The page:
In February of 2004, GREEN was awarded the ‘Equator Initiative Prize’ in recognition of its outstanding efforts for poverty reduction and biodiversity conservation. Our work had first begun with just a handful of women; nearly a decade later, the Foundation’s efforts had spread to 9 agro-climatic zones of Karnataka, impacting over 2400 farmers.
In 2005 a community radio programme was developed in a defined cluster of villages as part of GREEN’s initiatives to spread the message of sustainable agriculture throughout the rural agrarian world. At a state level, GREEN worked together with All India Radio, Bangalore to develop a programme ‘Beeja Sampada’ that was broadcast throughout the state of Karnataka.
Certification in organic farming for interested farmers was also begun in this year. GREEN engaged a certifying agency to train farmers and staff in organic farming guidelines on inspection and certification.
By 2006, with the collaboration of other non-profits, our network had spread to 4 states of South India including Karnataka, Tamil Nadu, Andhra Pradesh and Kerala. The Foundation now expanded its focus to include using its extensive knowledge base and field experience to bring about policy changes that protected the rights of the individual farmer. With this in mind, GREEN Foundation, together with Kannada University organized ‘Seed Savers’ conference. Done in an effort to launch a campaign against the controversial seed bill tabled in parliament in 2004, the conference was among the first of many such initiatives by GREEN to bring about changes at a policy level.
Janadhanya, a farmers’ society, was also established in this year. Among its many objectives, this initiative also strengthened the movement for organic and sustainable agriculture at a grassroots level.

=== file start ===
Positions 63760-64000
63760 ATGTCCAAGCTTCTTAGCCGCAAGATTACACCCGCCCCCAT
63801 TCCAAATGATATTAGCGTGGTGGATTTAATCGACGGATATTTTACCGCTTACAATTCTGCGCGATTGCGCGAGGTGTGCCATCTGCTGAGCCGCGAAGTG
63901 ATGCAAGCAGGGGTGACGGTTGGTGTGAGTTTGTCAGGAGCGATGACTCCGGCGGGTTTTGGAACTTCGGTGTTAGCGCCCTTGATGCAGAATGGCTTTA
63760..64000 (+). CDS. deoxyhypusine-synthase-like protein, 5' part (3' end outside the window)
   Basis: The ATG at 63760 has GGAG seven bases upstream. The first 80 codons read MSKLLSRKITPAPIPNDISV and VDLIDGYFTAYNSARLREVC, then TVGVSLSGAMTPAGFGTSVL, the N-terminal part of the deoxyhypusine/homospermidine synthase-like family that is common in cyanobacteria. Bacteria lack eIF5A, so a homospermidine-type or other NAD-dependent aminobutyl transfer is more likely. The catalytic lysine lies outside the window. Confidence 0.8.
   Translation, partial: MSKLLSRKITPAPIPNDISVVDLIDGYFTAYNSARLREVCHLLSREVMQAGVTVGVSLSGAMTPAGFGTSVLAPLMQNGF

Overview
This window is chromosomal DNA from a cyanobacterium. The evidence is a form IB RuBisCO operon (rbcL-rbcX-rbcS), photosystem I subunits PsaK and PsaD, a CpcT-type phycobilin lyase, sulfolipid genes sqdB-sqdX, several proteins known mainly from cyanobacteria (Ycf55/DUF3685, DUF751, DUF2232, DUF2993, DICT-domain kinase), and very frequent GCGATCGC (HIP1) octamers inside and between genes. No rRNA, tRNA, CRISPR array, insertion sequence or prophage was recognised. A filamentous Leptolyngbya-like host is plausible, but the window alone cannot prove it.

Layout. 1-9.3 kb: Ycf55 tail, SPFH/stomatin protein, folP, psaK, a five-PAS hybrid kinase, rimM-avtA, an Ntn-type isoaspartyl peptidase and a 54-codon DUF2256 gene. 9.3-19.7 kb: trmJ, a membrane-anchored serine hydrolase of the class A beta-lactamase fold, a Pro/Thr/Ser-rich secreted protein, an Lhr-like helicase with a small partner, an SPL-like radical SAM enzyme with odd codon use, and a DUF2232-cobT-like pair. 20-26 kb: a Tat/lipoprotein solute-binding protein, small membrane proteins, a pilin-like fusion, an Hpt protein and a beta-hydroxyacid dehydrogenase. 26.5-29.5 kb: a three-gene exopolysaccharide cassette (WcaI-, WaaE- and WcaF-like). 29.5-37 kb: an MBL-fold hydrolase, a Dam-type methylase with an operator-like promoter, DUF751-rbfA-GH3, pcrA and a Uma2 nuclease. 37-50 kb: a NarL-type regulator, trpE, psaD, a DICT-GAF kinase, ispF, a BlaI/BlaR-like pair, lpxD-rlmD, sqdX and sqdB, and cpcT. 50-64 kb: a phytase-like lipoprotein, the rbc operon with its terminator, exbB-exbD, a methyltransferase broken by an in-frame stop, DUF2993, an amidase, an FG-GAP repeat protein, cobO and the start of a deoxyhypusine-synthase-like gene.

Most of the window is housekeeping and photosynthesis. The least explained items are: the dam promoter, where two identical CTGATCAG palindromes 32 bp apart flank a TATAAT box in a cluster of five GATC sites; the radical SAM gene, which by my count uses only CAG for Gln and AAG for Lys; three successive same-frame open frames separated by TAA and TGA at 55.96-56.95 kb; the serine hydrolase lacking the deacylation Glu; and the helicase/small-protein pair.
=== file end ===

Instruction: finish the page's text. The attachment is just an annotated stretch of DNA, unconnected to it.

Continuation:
In 2007 the Participatory Guarantee System (PGS) of farmer certification was begun. PGS is particularly useful for small scale and marginal farmers who cannot afford expensive third party certification. Certification in organic farming greatly strengthens the economic security of farmers as they are able to fetch higher prices for their produce in competitive markets.
In 2009, GREEN consolidated its multi-pronged approach through the project ‘Community Based Biodiveristy Management – South Asia Programme’ (CBM-SA). The main objective of this project is in keeping with GREEN’s vision to enhance the livelihoods of farming communities thought increased food, nutritional and economic security.
Present day: currently, we are working with more than 2400 small scale and marginal farmers around Karnataka, empowering them to attain food and economic security. More than 15 years after we were first established, we are still committed to our vision of a well-preserved, diverse ecosystem that will sustain the rural livelihoods of the present generation without eroding the resource base of the future.